Let’s get started

The activity was developed in 2013 by Carter Smith, Matthew Hoffer and Jason Liebovitz of Crescent School’s Chemistry Education Research Group (CERG). CERG is a small group of chemistry students who meet with me each week for 90 minutes to research the suitability of the activities we use in our program. Our CERG is not a chemistry club; we're not making ice cream or slime or watching chunks of sodium thrown into a swimming pool. We do legitimate research in service of Chemistry Education at Crescent School. I invite our learned readers to set up their own CERG; feel free to contact me through Chem 13 News (chem13news@uwaterloo.ca).

The lab below was tested to “perfection” by Crescent School’s CERG.  

Analysis of a mixture 

Someone once told me that she suspected that certain cafeterias “cut” their sugar packets with baking soda, ostensibly to save money. While I didn’t for a second believe this, I thought that it might make an engaging activity to start grade 11 chemistry.

I provide each pair of students with three numbered, but unlabelled, samples:

•    1 g sucrose
•    1 g NaHCO3
•    0.5 g sucrose + 0.5 g NaHCO3

Samples are ground with a mortar and pestle beforehand, so that they appear uniform. This prevents the crystals of sucrose to be easily distinguishable from powdery baking soda.

In a pre-lab discussion students decide what they will need to identify each sample — no tasting. Invariably, they request a conductivity apparatus, phenolphthalein, red litmus paper and vinegar. They are also given standard laboratory glassware, including a Beral pipet and a 10 mL graduated cylinder.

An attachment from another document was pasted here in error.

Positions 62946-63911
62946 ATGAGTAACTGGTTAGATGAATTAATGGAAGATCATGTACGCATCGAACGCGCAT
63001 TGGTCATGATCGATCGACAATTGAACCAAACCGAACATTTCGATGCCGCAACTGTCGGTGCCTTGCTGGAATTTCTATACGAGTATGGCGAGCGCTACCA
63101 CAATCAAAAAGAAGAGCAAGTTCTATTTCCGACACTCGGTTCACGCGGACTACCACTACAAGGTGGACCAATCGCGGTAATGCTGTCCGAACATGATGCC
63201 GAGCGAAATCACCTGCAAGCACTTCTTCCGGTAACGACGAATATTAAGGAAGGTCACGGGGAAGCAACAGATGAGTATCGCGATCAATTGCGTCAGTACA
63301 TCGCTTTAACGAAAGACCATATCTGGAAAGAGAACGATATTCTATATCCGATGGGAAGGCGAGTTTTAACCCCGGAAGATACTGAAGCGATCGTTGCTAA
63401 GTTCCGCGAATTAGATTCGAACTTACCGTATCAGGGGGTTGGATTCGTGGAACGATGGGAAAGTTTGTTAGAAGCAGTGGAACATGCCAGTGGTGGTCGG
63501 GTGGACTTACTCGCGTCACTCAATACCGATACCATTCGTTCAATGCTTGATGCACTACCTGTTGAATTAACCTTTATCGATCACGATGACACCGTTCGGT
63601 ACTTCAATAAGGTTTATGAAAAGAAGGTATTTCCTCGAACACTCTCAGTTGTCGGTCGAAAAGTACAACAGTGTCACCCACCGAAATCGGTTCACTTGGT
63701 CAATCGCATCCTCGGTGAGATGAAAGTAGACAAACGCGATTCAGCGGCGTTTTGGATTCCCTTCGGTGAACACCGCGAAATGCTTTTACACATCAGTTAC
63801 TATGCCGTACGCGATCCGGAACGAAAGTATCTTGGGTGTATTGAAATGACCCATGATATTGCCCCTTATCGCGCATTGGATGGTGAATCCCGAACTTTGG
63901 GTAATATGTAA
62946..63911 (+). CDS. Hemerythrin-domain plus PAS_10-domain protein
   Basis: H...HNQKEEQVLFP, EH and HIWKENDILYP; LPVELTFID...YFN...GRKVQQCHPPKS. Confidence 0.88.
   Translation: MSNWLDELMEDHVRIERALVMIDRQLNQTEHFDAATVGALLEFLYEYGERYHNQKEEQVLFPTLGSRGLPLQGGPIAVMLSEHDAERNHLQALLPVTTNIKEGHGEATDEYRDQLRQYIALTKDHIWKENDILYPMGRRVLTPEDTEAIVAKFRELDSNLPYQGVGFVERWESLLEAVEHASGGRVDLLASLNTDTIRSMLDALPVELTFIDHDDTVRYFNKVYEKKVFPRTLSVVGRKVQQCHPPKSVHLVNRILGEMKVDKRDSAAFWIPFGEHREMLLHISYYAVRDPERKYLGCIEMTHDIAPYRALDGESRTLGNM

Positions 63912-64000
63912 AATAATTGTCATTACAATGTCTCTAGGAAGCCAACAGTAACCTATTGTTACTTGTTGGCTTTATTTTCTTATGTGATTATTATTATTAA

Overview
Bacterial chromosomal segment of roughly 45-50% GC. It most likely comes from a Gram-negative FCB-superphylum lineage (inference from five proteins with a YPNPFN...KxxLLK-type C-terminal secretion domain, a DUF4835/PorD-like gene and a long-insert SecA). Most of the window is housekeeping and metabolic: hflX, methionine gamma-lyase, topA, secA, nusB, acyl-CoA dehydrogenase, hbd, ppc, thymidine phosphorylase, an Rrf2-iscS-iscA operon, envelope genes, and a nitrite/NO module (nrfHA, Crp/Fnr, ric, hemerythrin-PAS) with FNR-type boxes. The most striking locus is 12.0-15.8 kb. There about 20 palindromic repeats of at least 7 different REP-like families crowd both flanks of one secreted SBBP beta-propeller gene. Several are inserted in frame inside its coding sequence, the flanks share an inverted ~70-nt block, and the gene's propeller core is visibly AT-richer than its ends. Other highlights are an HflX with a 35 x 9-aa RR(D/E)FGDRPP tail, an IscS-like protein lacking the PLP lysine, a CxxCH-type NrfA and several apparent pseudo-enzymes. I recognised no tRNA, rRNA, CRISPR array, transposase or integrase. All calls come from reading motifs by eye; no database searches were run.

After dissolving each sample in, say 20 mL of distilled water, students carry out qualitative tests on conductivity and pH of aqueous solutions of each sample. This allows the pure sucrose — non-conducting and not basic — to be identified unambiguously. 

To differentiate the 50-50 mixture of sucrose and NaHCO3 from the pure NaHCO3, students add vinegar in increments of  5 mL; the 1.0 g sample of baking soda will therefore “absorb” more vinegar. This introduces students to a semi-quantitative test.


Post-lab questions can include:

1.    Prepare and complete a table as shown below. Point form is acceptable.

Columns for Sample ID #, Test performed, Observation(s), Interpretation(s), Identity of the sample

2.    You’re sitting in a fast-food restaurant with your non-chemist friends. Someone at your table insists that the management “cuts” their packets of sugar with baking soda. Explain how you could test this without tasting anything.    

Want a printable copy?  Email us and we will send you the PDF.